Wine futures, sometimes called en primeur, enable anyone to buy the most highly sought-after Bordeaux wines one to two years before they are bottled and released on to the market. The term en primeur means “newly produced and made available”.
In Europe it’s a fully fledged market and, during spring, thousands of wine professionals flock to Bordeaux for the opening of the futures campaign. It’s a big event with over 150 of the top estates welcoming different wine professionals from all over the world to sample the most recent vintage, and buy at the (possibly) lowest price.
The South African market is not quite as sophisticated. In Johannesburg, a similar event was held last month, albeit on a much smaller scale, where 23 wine makers from Stellenbosch showed off their Cabernet Sauvignons, including Kanonkop, Waterford and Kleine Zalze, to name but a few. Wine futures may be here to stay, but things haven’t always been this easy.
A CHEQUERED HISTORY
Several years ago, wine estate Kanonkop attempted to offer investors the opportunity to buy wine futures. As part of the deal, it kept the wines in a temperature-controlled environment at the estate until such time as the investor wanted to sell.
The concept flopped, but not because of a lack of interest. “Our biggest problem was having to warehouse the wines after the release date, and the administration of the system,” admitted Johann Krige, co-owner of Kanonkop. It was difficult to get hold of the investors as some of them had moved on, either locally or abroad. They hadn’t contacted the estate to change their contact details and in some cases may even have passed away.
However, with a fine wine merchant – The Wine Cellar – now on board, there is hope that a secondary market will be created, one where it will act as a broker between the wine estates, professional wine buyers and others.
There are advantages all around as wine makers get to sell their wine before they even release them, have them stored with The Wine Cellar, while the investor gets to buy wine at discounted prices and potentially profit too.
HOW TO BUY WINE FUTURES
Roland Peens, director of The Wine Cellar Fine Wine Merchants, explains that the company will introduce an online platform this year where investors will be able to see their order online and trade. He hopes in the future to create an index that will be managed and run by a bank.
For now, you can buy and sell wines by contacting The Wine Cellar directly. If you buy the right wine at the right time you could get a discount of 10% or more. “An analysis of the 23 wines at the tasting shows that, on average, each Cabernet increases by 9.5% each year, well above inflation. The Delaire and Waterford have been far higher recently and we believe these wines are being ‘repositioned’ in the market owing to severe demand,” says Peens.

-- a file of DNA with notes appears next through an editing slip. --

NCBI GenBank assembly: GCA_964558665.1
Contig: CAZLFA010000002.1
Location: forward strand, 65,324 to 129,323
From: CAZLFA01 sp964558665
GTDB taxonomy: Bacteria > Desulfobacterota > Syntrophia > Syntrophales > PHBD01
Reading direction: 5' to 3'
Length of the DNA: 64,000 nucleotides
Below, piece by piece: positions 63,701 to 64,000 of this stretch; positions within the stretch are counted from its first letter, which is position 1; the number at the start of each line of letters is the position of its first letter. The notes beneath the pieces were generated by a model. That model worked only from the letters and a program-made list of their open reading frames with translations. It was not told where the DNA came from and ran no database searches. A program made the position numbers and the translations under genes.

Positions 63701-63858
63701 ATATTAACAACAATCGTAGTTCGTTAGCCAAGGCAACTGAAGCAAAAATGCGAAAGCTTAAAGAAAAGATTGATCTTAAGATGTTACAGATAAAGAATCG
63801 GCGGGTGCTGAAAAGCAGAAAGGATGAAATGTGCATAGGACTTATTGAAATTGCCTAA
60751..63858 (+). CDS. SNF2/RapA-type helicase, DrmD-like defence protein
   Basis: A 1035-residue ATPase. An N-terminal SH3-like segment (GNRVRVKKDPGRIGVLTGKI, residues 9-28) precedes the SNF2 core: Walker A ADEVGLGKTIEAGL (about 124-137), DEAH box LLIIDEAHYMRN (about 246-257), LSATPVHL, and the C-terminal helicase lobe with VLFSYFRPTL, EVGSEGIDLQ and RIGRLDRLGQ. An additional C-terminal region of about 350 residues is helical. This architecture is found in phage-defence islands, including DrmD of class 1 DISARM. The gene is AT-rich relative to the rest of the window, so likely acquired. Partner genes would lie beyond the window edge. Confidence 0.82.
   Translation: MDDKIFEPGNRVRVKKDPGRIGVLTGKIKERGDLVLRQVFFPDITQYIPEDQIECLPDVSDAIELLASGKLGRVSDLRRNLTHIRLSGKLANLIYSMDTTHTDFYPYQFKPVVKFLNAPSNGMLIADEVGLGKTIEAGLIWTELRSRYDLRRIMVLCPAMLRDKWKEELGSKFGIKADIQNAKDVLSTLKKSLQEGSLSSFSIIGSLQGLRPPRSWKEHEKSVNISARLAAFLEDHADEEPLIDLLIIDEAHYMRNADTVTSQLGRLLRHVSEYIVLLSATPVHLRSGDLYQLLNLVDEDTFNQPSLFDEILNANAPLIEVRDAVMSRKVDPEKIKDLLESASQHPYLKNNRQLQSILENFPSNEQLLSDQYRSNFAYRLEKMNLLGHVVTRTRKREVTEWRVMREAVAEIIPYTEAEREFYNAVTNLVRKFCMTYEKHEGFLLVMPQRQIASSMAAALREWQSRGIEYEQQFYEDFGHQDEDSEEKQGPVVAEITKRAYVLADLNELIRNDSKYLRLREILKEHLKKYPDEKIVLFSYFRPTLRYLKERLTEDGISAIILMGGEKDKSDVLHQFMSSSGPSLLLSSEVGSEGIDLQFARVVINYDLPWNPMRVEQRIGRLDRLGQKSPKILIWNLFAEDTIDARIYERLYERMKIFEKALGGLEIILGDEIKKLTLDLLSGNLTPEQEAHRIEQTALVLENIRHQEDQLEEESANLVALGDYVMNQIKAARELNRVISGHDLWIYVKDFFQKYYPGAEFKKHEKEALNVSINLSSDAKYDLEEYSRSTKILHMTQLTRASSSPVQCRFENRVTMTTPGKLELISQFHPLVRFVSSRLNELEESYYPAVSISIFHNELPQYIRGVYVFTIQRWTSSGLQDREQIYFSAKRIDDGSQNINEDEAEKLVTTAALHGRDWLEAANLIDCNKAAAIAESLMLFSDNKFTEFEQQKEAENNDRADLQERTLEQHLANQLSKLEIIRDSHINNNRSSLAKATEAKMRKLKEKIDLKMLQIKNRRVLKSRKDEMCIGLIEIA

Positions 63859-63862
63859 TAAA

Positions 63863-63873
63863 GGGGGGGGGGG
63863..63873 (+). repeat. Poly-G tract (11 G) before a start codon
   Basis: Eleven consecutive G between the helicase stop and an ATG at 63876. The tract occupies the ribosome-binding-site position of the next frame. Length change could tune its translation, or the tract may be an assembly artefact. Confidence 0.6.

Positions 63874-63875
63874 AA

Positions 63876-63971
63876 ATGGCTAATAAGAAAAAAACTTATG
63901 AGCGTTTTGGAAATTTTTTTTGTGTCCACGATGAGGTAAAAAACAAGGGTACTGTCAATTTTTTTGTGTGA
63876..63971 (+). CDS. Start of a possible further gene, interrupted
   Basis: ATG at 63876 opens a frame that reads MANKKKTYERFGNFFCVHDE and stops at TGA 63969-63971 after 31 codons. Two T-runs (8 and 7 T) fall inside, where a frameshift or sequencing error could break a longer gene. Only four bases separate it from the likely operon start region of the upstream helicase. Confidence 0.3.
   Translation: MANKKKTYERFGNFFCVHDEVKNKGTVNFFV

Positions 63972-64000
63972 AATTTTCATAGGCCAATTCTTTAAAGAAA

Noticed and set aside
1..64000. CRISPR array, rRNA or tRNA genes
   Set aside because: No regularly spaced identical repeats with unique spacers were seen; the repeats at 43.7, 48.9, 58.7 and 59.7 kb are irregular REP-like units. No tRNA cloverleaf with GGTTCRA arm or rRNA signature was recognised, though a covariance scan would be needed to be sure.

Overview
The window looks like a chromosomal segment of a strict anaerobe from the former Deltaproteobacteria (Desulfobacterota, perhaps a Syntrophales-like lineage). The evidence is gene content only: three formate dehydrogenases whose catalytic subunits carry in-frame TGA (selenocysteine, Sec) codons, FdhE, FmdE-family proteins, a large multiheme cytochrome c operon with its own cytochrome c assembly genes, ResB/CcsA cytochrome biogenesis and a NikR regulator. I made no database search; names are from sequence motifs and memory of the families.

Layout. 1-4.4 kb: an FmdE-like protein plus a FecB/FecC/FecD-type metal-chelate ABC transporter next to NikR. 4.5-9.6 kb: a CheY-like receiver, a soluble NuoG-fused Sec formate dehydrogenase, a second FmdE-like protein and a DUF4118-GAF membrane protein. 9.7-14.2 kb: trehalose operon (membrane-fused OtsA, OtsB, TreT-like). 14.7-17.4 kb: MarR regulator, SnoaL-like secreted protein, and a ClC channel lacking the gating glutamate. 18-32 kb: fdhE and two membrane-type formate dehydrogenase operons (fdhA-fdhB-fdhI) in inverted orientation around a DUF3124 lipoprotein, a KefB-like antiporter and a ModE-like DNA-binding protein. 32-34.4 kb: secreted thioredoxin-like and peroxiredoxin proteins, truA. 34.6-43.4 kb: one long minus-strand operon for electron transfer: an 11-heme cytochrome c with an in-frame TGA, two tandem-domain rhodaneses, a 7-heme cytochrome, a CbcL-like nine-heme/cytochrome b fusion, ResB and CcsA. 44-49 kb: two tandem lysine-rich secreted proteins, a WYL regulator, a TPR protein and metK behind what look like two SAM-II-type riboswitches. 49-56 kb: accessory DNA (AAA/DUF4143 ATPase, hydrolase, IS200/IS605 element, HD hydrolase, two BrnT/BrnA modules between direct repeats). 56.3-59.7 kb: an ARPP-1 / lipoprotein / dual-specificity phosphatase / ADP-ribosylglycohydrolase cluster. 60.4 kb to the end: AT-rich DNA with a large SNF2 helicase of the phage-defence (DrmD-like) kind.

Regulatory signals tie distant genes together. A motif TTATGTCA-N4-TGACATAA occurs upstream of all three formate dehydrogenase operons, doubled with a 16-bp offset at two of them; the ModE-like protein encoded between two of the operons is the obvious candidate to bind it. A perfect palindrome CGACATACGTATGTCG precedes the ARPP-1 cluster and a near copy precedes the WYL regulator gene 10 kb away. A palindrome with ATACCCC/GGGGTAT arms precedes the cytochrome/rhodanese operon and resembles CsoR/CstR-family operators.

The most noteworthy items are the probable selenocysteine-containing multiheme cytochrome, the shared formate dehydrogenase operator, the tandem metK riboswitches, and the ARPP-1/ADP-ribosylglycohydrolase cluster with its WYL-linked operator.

While some wines may go up in price as soon as they are released, Peens advises investors to be cautious and hold on to them for a few years because wine futures are not a short-term investment. While you could strike it lucky with the right case early on, it’s likely your wines will get more expensive over time as the market consumes the wine and fewer bottles of that vintage become available. Of course, wine, like any other investment, can go up as well as down.
Brokerage and storage fees apply, which would again make it necessary for the investor to retain the wine for a few years to ensure they make enough of a return. The Wine Cellar currently charges a 20% brokerage fee.
However, Peens concedes that the commission structure is too high and that he will reduce this dramatically when the trading platform launches.
Finding a buyer can also be difficult. Wine futures are not currently a regulated industry, so the Financial Services Board can’t step in if things go sour and you want your money back because you can’t sell the wine.
There are risks involved, so you have to ensure that you are willing to part with your money or hang on to the bottles if the market isn’t favourable at the time you wish to sell. While The Wine Cellar boasts a large database of potential buyers, Peens admits it can’t make any promises. “We don’t guarantee that we will sell the wine. That is where people have become unstuck in the past.”
However, the industry appears to be positive about the value of South Africa’s wine and that a broker has entered the industry. “Not so sure that it will be an immediate success, but if there is a wine broker that could make it work, then it’s The Wine Cellar.
“Top-end South African wines are underpriced if these are compared like for like to the world’s best wines. I am convinced that South Africans will realise this sooner than later and that buying forward could unlock immense value,” says Krige.
Investors have until July 19 to contact The Wine Cellar on 021 448 4105 or firstname.lastname@example.org if they want to partake in this wine futures campaign